In this post, we are recapping some of the lessons learned at our October session on
employee engagement. Managing remote employees, effective employee recognition, dealing with mental health in the workplace were all important discussions. We polled attendees to provide additional insight with respect to what is happening in Calgary.
Employee engagement is a hot topic these days and trying to figure out what contributes to engagement – or disengagement – and how to improve employees’ engagement occupies many business owners.
We all know that there is more to retaining employees than a paycheque, but how do you become an employer of choice, and how do you articulate your value proposition to attract the right type of employee who aligns with your mission, vision, and values?
At our recent client session, we tackled this topic with the help of Jan Nighswander, Dayna Morgan, Jennifer Kirby, and Theresa Jumpsen. Their bios are included below for context.
Just over half of the companies in attendance indicated that they are currently conducting engagement surveys in some format. But according to Jan Nighswander, many employers have trouble interpreting the results of these surveys.
Many organizations ask why results are going down, but they seldom ask why employee engagement seems to be increasing. Trying to determine the root causes for changes in engagement levels is important in terms of identifying what is working and what is not.
A whopping 85% of respondents indicated that they currently allow some or all employees to work remotely. And younger generations coming into the workforce have a greater expectation for this type of flexibility.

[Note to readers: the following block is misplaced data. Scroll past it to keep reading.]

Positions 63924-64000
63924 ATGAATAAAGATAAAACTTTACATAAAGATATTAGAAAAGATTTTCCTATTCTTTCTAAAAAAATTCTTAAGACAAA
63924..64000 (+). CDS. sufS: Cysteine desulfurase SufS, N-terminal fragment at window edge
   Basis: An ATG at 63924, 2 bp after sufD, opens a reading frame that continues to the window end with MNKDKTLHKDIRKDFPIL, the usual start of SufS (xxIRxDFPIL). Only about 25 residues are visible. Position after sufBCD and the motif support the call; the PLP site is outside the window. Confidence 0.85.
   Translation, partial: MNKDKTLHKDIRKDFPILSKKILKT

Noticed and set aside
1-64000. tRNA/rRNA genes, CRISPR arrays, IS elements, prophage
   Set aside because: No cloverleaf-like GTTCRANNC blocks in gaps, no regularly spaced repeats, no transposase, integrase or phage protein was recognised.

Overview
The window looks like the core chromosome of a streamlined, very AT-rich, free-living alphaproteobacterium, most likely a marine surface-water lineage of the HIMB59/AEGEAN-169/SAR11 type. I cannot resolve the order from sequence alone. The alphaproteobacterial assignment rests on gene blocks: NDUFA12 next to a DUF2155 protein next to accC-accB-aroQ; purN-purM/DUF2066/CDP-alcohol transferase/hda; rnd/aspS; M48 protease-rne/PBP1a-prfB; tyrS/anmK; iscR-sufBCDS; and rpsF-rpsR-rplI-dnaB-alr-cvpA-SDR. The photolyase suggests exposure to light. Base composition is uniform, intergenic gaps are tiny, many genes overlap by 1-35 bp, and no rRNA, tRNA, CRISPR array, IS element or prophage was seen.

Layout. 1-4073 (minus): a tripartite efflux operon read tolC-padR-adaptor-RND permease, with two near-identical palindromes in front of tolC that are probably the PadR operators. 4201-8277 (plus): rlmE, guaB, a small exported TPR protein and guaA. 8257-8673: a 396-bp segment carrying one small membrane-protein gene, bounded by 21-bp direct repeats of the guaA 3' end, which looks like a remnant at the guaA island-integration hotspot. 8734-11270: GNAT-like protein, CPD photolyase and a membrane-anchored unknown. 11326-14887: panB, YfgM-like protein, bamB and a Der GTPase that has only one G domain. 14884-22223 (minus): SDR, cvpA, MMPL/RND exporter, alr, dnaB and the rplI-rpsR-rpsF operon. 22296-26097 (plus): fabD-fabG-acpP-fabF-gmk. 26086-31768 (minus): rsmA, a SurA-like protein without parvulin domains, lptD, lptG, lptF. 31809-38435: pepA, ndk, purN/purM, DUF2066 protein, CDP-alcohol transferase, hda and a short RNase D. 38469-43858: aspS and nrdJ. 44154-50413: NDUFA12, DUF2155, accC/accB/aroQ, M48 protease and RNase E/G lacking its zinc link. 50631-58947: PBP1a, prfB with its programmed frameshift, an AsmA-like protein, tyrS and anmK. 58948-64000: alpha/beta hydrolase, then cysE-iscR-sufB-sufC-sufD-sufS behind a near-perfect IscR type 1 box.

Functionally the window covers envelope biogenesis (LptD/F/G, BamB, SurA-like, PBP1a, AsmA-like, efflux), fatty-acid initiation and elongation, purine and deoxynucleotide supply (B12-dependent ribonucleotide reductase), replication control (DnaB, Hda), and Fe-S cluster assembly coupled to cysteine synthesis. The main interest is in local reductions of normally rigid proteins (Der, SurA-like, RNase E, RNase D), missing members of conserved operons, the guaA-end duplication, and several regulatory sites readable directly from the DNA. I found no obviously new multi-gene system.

Remote workplaces can be very cost effective, and employers are sometimes able to draw from a broader talent pool if they need a particular skill set with their ability to draw from employees that come from further afield.
But as we all know, remote workplaces present some unique challenges for employee engagement. Loneliness, difficulty collaborating, and establishing guiding principals for this work are all challenges that employees and employers identify.
Have a remote work policy in place. This includes a regular check-in process. It’s important to communicate up front how often you’re expecting to touch base, as well as what kind of reporting you expect from each employee.
Establish trust with your team. Once you have established expectations, then it’s important to trust your team. If remote workers deliver on the work required and meet deadlines, then becomes easier to maintain the relationship. Employees report increased satisfaction and mental health when trust in these relationships is present.
Choose employees who are in line with your company culture and values. If employees aren’t going to be “bums in seats,” then it can be more difficult to ensure that employees are representing your company according to your brand. Working interviews might be an approach you can use to see how someone fits in with your company culture before offering a position.
Combat loneliness. Employees working remotely on a full-time basis can fee very disconnected from their workplace. Establishing up front how often employees are expected to get together, and reinforcing the importance of in-person team meetings, team building events, or other social experiences can reduce feelings of isolation.
Only 32% of companies in attendance reported having a formal employee recognition program in place.
Whether employee recognition is done as part of a formal program or in a more casual context, letting employees know that they are important to your organization, and celebrating the actions they take that contribute to organizational success is critical.
According to a UK study, 62% of employees reported that they never, or hardly ever felt appreciated by their boss.
Human-to-human connections: Good recognition is about human-to-human connections. Jan Nighswander pointed to a company she worked with that implemented a costly recognition program where employees were able to select from an array of rewards and gift cards at specific points. Things went awry when the cards were delivered via inter-office mail. Employees later reported that they just wanted their boss to tell them they were doing a good job.